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Does chemoradiotherapy after intended curative surgery increase survival of gastric cancer patients?
  1. A Cuschieri
  1. Department of Surgery and Molecular Oncology, Ninewells Hospital and Medical School, Dundee DD1 9SY, UK; a.cuschieri{at}dundee.ac.uk

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Chemoradiotherapy after intended curative surgery for gastric cancer prolonged survival in patients with an adenocarcinoma of the stomach or gastro-oesophageal junction

The randomised controlled trial reported by MacDonald et al documents an impressive increase in overall survival with postoperative chemoradiotherapy compared with surgical resection of gastric cancer alone (36 months v 27 months). Of equal importance is the finding of a significant reduction in the hazard ratio for relapse (1.52, 95% CI 1.23–1.86; p<0.001). Although not the first randomised controlled trial to document a survival benefit from postoperative adjuvant therapy,1 it is the first to demonstrate a substantial survival advantage due to reduction of locally recurrent disease from postoperative adjuvant orthodox chemoradiation (425 mg fluorouracil/m2 plus 20 mg leucovorin/m2 for five days, followed by 45 000 cGy of radiation over a five week period) and brings hope to a depressing cancer with an unfavourable prognosis unless diagnosed at the T1 stage. Thus this North American randomised controlled trial merits close scrutiny.

The trial has adequate power and follow up, and analysis of the data seems appropriate. However, concerns have to be raised with respect to the non-standardised nature of the surgical resections in the randomised patients. The only surgery related requirements for eligibility to this multicentre study stipulated by the protocol were: (i) resection with curative intent; and (ii) en bloc resection of tumour with negative margins. The account carries no definition of what constituted “resection with curative intent” for the purpose of the study. It appears that patients were identified (and hence recruited into the trial) on completion of a form by the surgeons defining the extent of lymphadenectomy. Thus there could not have been any serious attempt at standardisation/quality control of the resection. Consequently, there is a distinct possibility that this lack of standardisation of the surgical resection may have influenced the results in a spurious fashion, especially if the patients in the two arms had disease at different stages of advancement (pTNM). The characteristics of the patients in the two arms (see table 1 in the article) appear to be similar although the T stage is not defined (clinical or pathological) and a most unusual index of node involvement (percentage involvement) is used for comparison, rather than the standard level of nodal involvement used in gastric cancer studies (N1, N2, N3). Hence, unless the authors clarify these issues, we cannot be certain that this randomised controlled trial compared patients with equivalent stages of the disease and that an R0 (no macroscopic evidence of residual disease) resection was undertaken always and in both groups. Even so, confirmation by other randomised controlled trials on adjuvant postoperative chemoirradiation is needed to reach the level III evidence that would mandate routine clinical usage.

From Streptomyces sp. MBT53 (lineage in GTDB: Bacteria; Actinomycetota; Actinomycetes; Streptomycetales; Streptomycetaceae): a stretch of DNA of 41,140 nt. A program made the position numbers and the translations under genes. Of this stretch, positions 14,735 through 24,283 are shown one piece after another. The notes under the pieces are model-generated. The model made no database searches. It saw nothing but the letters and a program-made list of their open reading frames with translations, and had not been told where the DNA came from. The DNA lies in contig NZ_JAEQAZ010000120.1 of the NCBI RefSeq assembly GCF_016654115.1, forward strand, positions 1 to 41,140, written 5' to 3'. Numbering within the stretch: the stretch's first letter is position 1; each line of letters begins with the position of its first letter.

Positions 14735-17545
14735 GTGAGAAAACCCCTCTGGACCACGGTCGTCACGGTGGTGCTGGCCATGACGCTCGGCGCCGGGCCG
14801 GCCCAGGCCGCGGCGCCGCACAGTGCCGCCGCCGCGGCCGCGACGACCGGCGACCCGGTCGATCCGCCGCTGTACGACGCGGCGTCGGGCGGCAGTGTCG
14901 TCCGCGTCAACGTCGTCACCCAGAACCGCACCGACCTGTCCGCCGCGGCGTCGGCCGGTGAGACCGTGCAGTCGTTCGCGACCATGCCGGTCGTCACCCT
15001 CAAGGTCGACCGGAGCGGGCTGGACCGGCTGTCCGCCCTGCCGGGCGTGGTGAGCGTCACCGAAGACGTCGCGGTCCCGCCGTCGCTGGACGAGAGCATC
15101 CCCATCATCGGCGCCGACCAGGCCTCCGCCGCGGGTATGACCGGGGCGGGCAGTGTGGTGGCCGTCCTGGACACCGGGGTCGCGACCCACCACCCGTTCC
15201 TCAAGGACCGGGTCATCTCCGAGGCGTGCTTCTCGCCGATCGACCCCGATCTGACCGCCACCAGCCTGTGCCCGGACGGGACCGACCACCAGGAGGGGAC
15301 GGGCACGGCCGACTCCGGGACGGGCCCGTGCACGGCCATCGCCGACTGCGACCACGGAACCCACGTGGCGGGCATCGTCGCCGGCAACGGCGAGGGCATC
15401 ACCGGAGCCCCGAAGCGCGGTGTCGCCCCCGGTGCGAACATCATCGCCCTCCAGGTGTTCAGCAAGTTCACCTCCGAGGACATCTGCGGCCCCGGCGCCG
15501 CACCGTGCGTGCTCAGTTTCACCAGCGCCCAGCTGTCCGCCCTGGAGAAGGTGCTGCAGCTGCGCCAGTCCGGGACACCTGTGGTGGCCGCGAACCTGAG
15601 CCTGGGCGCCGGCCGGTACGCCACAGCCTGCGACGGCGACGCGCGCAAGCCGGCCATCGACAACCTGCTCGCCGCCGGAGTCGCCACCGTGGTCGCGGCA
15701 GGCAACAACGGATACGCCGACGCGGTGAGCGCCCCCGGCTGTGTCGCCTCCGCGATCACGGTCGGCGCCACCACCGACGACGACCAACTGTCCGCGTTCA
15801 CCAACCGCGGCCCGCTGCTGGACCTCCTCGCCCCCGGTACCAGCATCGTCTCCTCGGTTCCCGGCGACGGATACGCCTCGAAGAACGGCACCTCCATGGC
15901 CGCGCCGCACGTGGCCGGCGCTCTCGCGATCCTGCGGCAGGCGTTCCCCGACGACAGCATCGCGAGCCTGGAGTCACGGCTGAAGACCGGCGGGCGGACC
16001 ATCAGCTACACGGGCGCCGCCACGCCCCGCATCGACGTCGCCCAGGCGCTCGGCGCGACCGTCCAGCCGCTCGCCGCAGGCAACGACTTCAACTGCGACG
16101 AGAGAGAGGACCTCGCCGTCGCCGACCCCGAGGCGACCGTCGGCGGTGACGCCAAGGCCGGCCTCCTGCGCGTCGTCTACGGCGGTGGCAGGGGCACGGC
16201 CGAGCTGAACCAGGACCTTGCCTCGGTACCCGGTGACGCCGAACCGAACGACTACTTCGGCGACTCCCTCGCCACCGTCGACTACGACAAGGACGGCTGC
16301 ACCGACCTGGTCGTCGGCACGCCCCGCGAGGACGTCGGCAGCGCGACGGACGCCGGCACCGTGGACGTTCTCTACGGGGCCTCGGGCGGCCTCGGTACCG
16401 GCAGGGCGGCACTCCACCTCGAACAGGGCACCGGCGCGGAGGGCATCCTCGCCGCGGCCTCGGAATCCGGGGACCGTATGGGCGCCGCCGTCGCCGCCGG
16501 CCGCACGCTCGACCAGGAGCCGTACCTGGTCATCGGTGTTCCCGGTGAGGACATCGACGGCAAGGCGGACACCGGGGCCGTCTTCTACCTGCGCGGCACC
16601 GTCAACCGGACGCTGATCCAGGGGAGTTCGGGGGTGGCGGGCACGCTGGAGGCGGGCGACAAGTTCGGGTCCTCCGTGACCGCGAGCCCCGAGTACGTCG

Question: Does chemoradiotherapy after surgery increase the survival of gastric cancer patients having an intended curative resection?

Design: Randomised controlled trial in nine US cancer centres.

Patients: A total of 556 patients with an adenocarcinoma of the stomach (mostly distal) or gastro-oesophageal junction (20%), of which two thirds had T3 or T4 tumours and 85% had nodal metastases in resected specimens.

Intervention: Chemoradiotherapy started approximately one month after surgery. Chemotherapy, given before and after radiotherapy, consisted of fluorouracil and leucovorin, and radiotherapy of 4500 cGy at 180 cGy per day for five days per week for five weeks, given to the tumour bed and resection margins and to the regional nodes.

Outcome measures: The primary outcome was survival time and the secondary outcome was relapse free survival.

Results: Of 556 patients, 275 were randomised to surgery alone and 281 to surgery plus chemotherapy, of whom 181 (64%) completed treatment as planned; 8% declined treatment, 17% stopped because of toxicity, and 10% discontinued treatment for other reasons, including disease progression. Most patients (54%) had a partial resection of affected nodes (D0), 36% had full resection of affected nodes (D1), and only 10% had a D2 resection. Significant (grade 3) toxic effects were frequent and were haematological in 148 (54%) and gastrointestinal in 89 (33%). Other toxicity occurred in less than 10% but three patients died of toxic effects attributed to chemoradiotherapy. After a median follow up of five years, median survival in the surgery only group was 27 months compared with 36 months in the chemoradiotherapy group (hazard ratio 1.35, 95% confidence interval (CI) 1.1–1.7; p=0.005). Median duration of relapse free survival was 19 months in the surgery only group compared with 30 months in the chemoradiotherapy group (hazard ratio for relapse 1.52, 95% CI 1.2–1.9; p<0.001). Relapses were reported in 43% of the chemoradiotherapy group compared with 64% of the surgery only group.

Conclusion: Chemoradiotherapy given after intended curative surgery for gastric cancer prolonged survival by approximately one third.

Chemoradiotherapy after intended curative surgery for gastric cancer prolonged survival in patients with an adenocarcinoma of the stomach or gastro-oesophageal junction

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